Tuesday, October 9, 2007

Deadlines, Naturally

For much of my life, I've been motivated by deadlines. It's something one learn early on in school: Turn things in on time, or else. The deadline is always something definite and stated. The rewards and punishments are reasonably clear.

After public school, vo-tech and college furthered my tendency to live by deadlines. "Just in time" management was a way of life as I struggled to make ends meet with both money and time. My years of work in the printing industry accustomed me to daily deadlines, esp. working for a daily newspaper. I juggled "multiple complex tasks simultaneously" working for an environmental consulting firm--which ment keeping track of dozens of deadlines, from the contract proposals to the final reports. Just managing a household involves a lot of deadlines: the due dates on all those bills, the date the sale ends, when property taxes are due.

The deadlines in farming are often very different. Those related to dealing with "the outside world" are basically the same as for any household or workplace: clearly defined, though sometimes negotiable. Bills, order dates, ad deadlines.

Natural deadlines are another matter. I know they lie ahead of me, I know about when they'll be, but they are unknowable until they occur. Some of them are instantaneous: when the temperature hits 32 degrees, the frost-sensitive plants die. Some are more vague: the time at which it's too late to plant peas in the spring.

And yet they are the unshakeable framework of each farming year.

Frost is the main one looming before me now. Actually, before that, "pre-frost"--the mid-30's temperature at which basil plants dissolve into black goo, as though they've been frozen, when actually the freezing temperature of water is still several degrees away. And even before pre-frost is the time when the household has to begin to remember to close the windows when the sun starts to go down, to keep in the solar heat of the day and postpone the lighting of the wood stove.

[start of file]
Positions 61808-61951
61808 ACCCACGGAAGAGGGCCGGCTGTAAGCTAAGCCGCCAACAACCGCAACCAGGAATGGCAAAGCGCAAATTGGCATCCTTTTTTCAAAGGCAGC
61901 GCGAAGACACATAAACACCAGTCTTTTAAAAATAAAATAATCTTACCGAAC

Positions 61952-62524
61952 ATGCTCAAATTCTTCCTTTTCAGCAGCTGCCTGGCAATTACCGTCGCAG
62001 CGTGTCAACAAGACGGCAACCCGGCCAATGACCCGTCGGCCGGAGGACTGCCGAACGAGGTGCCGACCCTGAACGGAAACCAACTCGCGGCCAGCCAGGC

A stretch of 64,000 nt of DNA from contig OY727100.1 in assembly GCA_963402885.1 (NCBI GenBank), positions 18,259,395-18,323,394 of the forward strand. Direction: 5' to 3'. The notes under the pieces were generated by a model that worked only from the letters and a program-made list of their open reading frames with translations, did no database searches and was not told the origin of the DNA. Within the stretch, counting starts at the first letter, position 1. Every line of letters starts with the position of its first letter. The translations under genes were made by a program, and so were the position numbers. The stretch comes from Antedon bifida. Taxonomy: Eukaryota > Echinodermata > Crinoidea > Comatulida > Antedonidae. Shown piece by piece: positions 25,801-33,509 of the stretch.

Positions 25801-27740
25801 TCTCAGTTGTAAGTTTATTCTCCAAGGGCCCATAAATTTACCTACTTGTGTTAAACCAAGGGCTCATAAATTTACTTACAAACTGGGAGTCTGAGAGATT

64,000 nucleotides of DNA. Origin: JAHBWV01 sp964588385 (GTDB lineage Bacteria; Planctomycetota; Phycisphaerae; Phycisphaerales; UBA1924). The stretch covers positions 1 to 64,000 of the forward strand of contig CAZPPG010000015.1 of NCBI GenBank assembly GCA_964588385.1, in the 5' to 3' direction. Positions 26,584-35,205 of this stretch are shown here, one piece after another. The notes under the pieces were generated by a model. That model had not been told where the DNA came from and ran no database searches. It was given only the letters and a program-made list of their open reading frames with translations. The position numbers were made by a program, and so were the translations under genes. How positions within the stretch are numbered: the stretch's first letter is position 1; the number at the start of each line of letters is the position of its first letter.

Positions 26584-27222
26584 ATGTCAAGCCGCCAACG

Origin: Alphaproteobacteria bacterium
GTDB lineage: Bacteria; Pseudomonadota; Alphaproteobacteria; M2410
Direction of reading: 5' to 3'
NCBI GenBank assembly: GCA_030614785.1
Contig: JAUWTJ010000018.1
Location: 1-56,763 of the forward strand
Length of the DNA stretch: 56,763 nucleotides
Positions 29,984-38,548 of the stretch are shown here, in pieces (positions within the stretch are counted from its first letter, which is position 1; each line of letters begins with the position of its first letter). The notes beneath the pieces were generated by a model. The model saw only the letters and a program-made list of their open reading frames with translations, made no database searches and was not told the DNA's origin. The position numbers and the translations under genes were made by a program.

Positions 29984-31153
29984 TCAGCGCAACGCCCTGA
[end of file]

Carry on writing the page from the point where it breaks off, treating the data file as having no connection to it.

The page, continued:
Our usual first frost is in mid-October, though one year we had a hard freeze in late September. That year the trees turned crispy gray-green and dropped freeze-dried leaves long before their natural colorful senescence. Another year I sold field-ripened tomatoes right up through the first Saturday in November. I watch the forecasts almost daily now, tracking the gradual, wavering decline of night-time temperatures. I watch the evening sky, hoping for clouds: a cloudy night sky reflects heat back onto the earth, while an "open" night sky lets all the residual heat of the ground and other earth-bound objects radiate out into the universe, attempting to overcome absolute zero.

After the first frost, sometime, then there will come the day that the ground freezes, and digging operations will cease for the year. This is a vague deadline; for awhile the frost in the ground will come and go, morning and afternoon. The soil will be slushy but still diggable. But then it will be solid.

A light frost will not freeze hoses or hydrants. But as the frosty nights grow colder and more frequent, the livestock watering system must transition from automatic waterers and hydrants on 24/7 to stack tank deicers and hoses drained each time they are used, lest ice inside them prevent the flow of water to a tank.

In spring, these wintertime restrictions are released, an even fuzzier kind of deadline. Somewhere between February and June is the last frost...but how do I know in April, instead of June, that it was the last frost? When will it be "safe" to plant the heat-lovers and install the automatic waterers again?

The greatest challenge I face in living a double life right now--half in, half out of the rat race--is "planning" for these unpredictable deadlines.

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